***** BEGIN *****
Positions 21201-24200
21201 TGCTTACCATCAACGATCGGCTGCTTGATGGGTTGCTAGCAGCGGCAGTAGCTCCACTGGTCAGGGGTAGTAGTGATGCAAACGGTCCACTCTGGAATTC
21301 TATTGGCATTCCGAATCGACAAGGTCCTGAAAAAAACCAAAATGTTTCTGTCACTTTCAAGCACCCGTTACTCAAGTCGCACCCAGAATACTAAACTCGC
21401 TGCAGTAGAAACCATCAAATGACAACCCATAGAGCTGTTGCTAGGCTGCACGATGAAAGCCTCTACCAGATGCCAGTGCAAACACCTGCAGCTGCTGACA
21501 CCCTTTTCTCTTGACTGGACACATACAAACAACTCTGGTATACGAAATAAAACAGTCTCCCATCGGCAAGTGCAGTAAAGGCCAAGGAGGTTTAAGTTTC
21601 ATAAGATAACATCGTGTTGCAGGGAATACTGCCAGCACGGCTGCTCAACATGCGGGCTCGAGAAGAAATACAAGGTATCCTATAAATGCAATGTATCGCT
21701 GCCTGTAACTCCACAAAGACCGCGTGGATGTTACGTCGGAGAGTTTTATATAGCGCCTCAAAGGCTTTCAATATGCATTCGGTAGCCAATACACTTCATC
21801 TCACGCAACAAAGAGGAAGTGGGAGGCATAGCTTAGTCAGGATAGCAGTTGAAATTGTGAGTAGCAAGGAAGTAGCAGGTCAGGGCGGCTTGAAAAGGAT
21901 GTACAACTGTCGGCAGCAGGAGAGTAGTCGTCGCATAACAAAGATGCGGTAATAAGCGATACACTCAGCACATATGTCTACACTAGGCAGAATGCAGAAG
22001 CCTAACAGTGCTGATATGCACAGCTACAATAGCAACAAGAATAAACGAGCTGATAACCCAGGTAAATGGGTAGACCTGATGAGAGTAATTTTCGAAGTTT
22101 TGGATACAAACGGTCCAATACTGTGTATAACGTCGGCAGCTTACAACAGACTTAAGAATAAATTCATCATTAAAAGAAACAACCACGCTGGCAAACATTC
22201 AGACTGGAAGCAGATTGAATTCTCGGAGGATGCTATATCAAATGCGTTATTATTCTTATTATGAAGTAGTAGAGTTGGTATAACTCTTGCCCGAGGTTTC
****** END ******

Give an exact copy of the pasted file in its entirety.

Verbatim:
Positions 21201-24200
21201 TGCTTACCATCAACGATCGGCTGCTTGATGGGTTGCTAGCAGCGGCAGTAGCTCCACTGGTCAGGGGTAGTAGTGATGCAAACGGTCCACTCTGGAATTC
21301 TATTGGCATTCCGAATCGACAAGGTCCTGAAAAAAACCAAAATGTTTCTGTCACTTTCAAGCACCCGTTACTCAAGTCGCACCCAGAATACTAAACTCGC
21401 TGCAGTAGAAACCATCAAATGACAACCCATAGAGCTGTTGCTAGGCTGCACGATGAAAGCCTCTACCAGATGCCAGTGCAAACACCTGCAGCTGCTGACA
21501 CCCTTTTCTCTTGACTGGACACATACAAACAACTCTGGTATACGAAATAAAACAGTCTCCCATCGGCAAGTGCAGTAAAGGCCAAGGAGGTTTAAGTTTC
21601 ATAAGATAACATCGTGTTGCAGGGAATACTGCCAGCACGGCTGCTCAACATGCGGGCTCGAGAAGAAATACAAGGTATCCTATAAATGCAATGTATCGCT
21701 GCCTGTAACTCCACAAAGACCGCGTGGATGTTACGTCGGAGAGTTTTATATAGCGCCTCAAAGGCTTTCAATATGCATTCGGTAGCCAATACACTTCATC
21801 TCACGCAACAAAGAGGAAGTGGGAGGCATAGCTTAGTCAGGATAGCAGTTGAAATTGTGAGTAGCAAGGAAGTAGCAGGTCAGGGCGGCTTGAAAAGGAT
21901 GTACAACTGTCGGCAGCAGGAGAGTAGTCGTCGCATAACAAAGATGCGGTAATAAGCGATACACTCAGCACATATGTCTACACTAGGCAGAATGCAGAAG
22001 CCTAACAGTGCTGATATGCACAGCTACAATAGCAACAAGAATAAACGAGCTGATAACCCAGGTAAATGGGTAGACCTGATGAGAGTAATTTTCGAAGTTT
22101 TGGATACAAACGGTCCAATACTGTGTATAACGTCGGCAGCTTACAACAGACTTAAGAATAAATTCATCATTAAAAGAAACAACCACGCTGGCAAACATTC
22201 AGACTGGAAGCAGATTGAATTCTCGGAGGATGCTATATCAAATGCGTTATTATTCTTATTATGAAGTAGTAGAGTTGGTATAACTCTTGCCCGAGGTTTC